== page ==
Pacific University Coronavirus Situation Update | March 6, 2020

Pacific continues to closely monitor the widespread outbreak of COVID-19, a coronavirus, in the United States and globally. We are committed to the health, safety and wellbeing of our students, employees and communities, as well as to their continued academic success.

We have two response teams meeting frequently to consider changes to conditions and potential responses from Pacific. We will communicate any updates to process or procedure by email and at

The following are the latest updates to Pacific operations and resources in response to the coronavirus outbreak.

What About My Clinical Placement?

Many students in our health professional programs, particularly at the graduate and professional level, are assigned to clinical placements around the country and internationally.

Students who are currently attending clinical education at an international site are advised to continue as scheduled. We are in close contact with any students at international sites associated with higher risk of exposure.

Programs have been advised to make alternative arrangements for students with upcoming placements in countries with Level 2 or Level 3 CDC travel alerts. Students will not be allowed to begin new placements in these countries while alerts are active.

We have no restrictions on domestic clinical placements at this time.

Find more details about travel for required clinical education.

Can We Still Study Abroad?

We also are monitoring CDC and State Department travel advisories in relation to our students studying abroad in non-clinical placements. Our concerns are for the health and safety of students, their ability to return home if travel restrictions change, and their academic progress.

Last week, we canceled a debate team trip to Japan. As of Friday, we have made no additional changes regarding study abroad and travel courses. We continue to watch the evolving situation closely.

Do I Need to Stay Home?

Reports of people in quarantine may, understandably, cause alarm. It may be helpful to understand that there are specific guidelines for when quarantine or isolation is needed. (No one is quarantined on a Pacific campus.)

Only people who have had high- or medium-risk exposures to someone with symptomatic, laboratory-confirmed COVID-19 infection are placed on quarantine or advised to limit public exposure. High- or medium-risk exposures mean close, sustained contact, such as living with or being the intimate partner of someone with the virus or providing home healthcare for someone with the virus. Casual contact with a symptomatic, laboratory-confirmed case, such as being in the same classroom or waiting room, are considered low-risk exposures, and there is no immediate risk in exposure to someone without symptoms or confirmed infection.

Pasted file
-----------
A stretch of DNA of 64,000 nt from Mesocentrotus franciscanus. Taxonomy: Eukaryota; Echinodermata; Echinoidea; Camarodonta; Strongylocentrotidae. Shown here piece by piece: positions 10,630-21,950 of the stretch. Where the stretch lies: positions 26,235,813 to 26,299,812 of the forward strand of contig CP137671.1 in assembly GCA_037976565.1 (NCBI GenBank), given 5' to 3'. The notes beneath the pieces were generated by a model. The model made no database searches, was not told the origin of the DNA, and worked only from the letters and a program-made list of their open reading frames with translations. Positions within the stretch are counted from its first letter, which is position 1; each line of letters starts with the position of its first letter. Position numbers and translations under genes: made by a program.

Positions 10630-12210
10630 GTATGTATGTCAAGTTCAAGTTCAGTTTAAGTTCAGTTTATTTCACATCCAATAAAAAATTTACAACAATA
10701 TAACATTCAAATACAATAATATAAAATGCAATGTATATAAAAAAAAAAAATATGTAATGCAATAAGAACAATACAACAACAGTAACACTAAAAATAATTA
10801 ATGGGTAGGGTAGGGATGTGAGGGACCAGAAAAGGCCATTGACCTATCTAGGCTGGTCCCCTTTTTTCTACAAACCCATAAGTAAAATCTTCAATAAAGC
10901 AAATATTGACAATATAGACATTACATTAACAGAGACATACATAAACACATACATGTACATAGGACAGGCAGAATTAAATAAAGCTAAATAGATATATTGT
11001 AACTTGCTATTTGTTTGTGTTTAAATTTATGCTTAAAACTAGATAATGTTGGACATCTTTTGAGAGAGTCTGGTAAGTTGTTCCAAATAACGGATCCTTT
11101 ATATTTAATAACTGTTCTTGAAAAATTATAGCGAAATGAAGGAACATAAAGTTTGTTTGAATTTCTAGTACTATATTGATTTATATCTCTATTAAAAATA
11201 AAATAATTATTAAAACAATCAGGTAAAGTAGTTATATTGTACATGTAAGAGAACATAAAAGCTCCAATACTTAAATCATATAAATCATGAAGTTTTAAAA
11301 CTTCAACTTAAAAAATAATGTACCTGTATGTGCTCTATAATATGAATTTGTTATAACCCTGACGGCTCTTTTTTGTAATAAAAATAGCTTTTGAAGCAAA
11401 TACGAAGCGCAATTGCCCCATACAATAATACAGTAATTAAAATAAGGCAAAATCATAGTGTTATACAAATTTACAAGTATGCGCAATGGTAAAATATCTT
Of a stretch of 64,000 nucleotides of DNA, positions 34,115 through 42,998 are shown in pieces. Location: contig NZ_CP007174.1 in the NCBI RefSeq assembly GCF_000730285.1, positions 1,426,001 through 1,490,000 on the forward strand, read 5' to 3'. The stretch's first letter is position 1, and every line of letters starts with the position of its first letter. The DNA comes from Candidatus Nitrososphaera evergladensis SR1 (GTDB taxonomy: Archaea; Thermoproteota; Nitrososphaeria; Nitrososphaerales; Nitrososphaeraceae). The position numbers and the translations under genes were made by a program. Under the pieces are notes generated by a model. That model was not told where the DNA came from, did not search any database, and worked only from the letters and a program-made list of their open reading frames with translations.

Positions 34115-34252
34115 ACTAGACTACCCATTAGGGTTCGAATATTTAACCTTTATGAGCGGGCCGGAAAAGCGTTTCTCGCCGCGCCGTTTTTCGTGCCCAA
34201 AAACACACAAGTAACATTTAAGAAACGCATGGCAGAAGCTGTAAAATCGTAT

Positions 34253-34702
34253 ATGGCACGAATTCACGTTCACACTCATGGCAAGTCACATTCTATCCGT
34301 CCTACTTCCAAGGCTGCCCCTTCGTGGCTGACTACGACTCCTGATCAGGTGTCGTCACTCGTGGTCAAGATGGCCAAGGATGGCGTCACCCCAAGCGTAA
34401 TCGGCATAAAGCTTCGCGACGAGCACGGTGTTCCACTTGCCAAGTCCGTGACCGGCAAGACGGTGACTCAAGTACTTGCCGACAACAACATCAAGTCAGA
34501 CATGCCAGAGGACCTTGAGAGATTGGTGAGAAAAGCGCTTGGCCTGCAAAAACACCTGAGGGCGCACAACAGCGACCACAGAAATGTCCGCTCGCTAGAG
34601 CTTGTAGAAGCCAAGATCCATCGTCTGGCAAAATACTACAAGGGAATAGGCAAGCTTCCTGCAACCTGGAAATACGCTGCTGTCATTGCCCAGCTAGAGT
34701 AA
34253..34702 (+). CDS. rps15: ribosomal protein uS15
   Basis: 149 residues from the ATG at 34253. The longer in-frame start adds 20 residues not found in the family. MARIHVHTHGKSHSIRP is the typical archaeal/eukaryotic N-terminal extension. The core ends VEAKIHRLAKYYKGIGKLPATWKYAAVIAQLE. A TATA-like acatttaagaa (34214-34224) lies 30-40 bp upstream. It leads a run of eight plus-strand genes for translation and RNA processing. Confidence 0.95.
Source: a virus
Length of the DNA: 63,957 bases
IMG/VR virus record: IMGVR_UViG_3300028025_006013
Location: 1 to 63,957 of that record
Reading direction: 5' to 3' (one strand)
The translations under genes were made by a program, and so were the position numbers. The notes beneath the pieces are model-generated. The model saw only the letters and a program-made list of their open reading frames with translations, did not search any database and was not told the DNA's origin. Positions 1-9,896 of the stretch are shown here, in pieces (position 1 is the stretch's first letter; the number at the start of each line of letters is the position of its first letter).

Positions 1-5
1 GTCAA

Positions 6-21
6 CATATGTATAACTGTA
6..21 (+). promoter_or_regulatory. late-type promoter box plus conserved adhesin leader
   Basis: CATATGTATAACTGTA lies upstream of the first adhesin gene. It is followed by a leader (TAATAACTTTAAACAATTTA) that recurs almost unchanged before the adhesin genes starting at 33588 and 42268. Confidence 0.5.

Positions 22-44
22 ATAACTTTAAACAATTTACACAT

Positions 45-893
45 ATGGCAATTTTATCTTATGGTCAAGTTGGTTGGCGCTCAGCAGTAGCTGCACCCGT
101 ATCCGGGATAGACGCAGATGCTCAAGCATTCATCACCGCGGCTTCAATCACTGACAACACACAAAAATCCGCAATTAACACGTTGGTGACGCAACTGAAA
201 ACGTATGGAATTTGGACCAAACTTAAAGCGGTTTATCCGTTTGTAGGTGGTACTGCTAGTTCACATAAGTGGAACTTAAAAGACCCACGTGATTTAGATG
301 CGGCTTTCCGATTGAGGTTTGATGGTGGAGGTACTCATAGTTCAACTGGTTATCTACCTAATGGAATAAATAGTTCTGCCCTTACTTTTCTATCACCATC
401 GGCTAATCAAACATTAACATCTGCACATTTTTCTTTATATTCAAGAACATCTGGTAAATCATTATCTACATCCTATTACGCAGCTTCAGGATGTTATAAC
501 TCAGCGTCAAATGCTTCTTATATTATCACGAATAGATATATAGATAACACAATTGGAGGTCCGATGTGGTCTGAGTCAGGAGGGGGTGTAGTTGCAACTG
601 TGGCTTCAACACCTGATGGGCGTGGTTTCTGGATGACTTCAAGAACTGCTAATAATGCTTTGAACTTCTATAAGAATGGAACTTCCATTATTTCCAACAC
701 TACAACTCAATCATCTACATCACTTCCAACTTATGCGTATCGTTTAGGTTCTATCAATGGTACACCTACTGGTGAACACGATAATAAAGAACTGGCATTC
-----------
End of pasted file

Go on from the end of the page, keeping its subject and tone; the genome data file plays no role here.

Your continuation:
Learn more about what is and is not an exposure risk.

Plus, find guidelines for employee attendance expectations.

What If Things Change?

On Friday, some universities in King County, Washington, announced plans to temporarily halt in-person courses. Pacific has no immediate plans to close our campuses. There are only three confirmed cases of COVID-19 in Oregon and no evidence that people are at higher risk on campus than elsewhere in the community.

We are, however, preparing our systems to ensure that courses could continue remotely if needed. The Center for Educational Technology and Curriculum Innovation has resources for faculty members to learn about remote delivery of curriculum, which may be appropriate in a number of situations, including weather-related disruptions.

So What Do I Do Now?

Continue to follow the CDC’s prevention guidelines.

  • Avoid close contact with people who are sick.
  • Avoid touching your eyes, nose and mouth.
  • Stay home when you are sick.
  • Cover your cough or sneeze.
  • Disinfect high-touch objects.
  • Wash your hands well and often.
  • Use alcohol-based hand sanitizer when soap and water are unavailable.

Stay calm. The CDC reports that most people in the United States have little immediate exposure to the virus. Most people who are sneezing or coughing likely have a cold or the flu. Most people who do contract the COVID-19 will have a mild case.

“Choose facts over fear,” advises Matt Town, Pacific public health faculty member and epidemiologist. “And safeguard from panic and stigma.”

Stay up to date with Pacific’s latest resources and information at

Friday, March 6, 2020